The World Health Organization (WHO) revealed this Monday that the steering committee of the “Solidarity Trial,” which is seeking treatments for COVID-19, decided to temporarily suspend clinical trials with hydroxychloroquine.
According to the WHO, an observational scientific study published this Friday by The Lancet on the effects of these drugs in hospitalized patients who took it shows that they had a higher mortality rate, said Dr. Tedros Adhanom Gebreyesus, director of the WHO.
Gebreyesus also stated that a steering committee, representing ten of the countries participating in the trial, agreed to make a comprehensive analysis and critical evaluation of all available global evidence on the use of hydroxychloroquine.
The review will consider the data collected to date, particularly random data, in order to adequately assess that drug’s potential benefits and harms.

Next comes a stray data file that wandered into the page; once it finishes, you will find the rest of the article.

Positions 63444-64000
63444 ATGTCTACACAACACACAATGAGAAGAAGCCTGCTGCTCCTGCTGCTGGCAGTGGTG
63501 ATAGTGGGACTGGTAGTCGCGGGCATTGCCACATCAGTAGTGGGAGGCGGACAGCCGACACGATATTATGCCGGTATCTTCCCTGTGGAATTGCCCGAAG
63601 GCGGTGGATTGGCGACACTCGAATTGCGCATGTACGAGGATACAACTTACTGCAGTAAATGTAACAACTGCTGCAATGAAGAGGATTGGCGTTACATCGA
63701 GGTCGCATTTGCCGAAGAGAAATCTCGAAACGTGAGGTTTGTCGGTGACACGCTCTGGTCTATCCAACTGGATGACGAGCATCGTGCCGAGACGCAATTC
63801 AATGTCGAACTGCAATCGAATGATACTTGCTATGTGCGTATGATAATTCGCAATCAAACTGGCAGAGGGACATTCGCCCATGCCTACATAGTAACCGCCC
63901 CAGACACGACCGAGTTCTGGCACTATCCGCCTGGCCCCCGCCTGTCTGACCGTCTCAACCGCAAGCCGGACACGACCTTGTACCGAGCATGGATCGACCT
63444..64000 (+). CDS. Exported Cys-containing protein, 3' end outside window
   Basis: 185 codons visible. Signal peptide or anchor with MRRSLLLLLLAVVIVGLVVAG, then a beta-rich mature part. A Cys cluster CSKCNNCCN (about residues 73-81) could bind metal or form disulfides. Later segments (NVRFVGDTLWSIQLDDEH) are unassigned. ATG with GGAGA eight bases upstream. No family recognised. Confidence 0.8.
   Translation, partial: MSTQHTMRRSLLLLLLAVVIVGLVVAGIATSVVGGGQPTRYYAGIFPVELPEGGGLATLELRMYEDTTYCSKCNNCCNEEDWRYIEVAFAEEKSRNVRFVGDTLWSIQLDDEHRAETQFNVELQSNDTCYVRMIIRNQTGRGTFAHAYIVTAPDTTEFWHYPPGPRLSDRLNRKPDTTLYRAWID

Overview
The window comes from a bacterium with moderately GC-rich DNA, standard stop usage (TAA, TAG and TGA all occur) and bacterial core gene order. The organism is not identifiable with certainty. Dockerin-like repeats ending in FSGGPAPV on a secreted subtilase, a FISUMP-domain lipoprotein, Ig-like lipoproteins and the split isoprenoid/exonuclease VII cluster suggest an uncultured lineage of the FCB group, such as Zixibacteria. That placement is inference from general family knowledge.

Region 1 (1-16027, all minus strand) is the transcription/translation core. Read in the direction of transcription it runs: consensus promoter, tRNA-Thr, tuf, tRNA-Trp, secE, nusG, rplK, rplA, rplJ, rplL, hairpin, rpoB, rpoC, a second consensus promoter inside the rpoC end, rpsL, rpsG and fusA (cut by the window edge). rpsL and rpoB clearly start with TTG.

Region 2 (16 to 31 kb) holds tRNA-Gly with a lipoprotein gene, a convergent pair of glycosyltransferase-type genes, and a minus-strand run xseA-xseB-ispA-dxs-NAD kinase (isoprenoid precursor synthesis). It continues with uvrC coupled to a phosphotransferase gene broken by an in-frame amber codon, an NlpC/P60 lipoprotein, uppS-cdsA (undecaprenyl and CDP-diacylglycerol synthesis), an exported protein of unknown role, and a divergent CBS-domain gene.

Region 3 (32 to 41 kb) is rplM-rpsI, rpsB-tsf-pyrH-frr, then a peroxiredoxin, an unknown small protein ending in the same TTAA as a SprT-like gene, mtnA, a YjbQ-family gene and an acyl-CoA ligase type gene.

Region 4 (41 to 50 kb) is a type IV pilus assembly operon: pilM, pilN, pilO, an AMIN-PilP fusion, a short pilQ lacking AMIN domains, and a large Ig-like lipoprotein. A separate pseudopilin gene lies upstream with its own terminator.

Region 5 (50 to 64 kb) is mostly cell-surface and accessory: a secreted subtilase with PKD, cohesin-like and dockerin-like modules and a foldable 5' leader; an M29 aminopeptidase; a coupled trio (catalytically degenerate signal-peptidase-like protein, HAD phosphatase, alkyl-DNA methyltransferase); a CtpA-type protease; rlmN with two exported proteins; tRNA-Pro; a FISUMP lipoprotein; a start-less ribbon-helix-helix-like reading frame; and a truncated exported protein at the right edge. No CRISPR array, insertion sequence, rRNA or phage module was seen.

Although a temporary pause of the hydroxychloroquine arm has been implemented within the global clinical trial, the other planned drugs will continue to be tested.
The WHO director said that the Solidarity Trial had started more than two months ago to evaluate the safety and efficacy of four drugs and drug combinations against COVID-19, and added that more than 400 hospitals in 35 countries are recruiting patients and there are already about 3,500 of them in 17 countries.
For her part, Dr. Soumiya Swaminathan, also of the WHO, explained that a group of independent experts, meeting in a steering committee, will be in charge of reviewing the data on hydroxychloroquine.
She explained that when they saw the study in The Lancet, even if it only has observational data, it comprises a large number of patients, 96,000, of whom about 14,000 had chloroquine or hydroxychloroquine treatment.
She added that in the WHO trial only includes hydroxychloroquine and not chloroquine. She assured that once the data from the studies are collected, the decision of the committee to suspend hydroxychloroquine will be reviewed.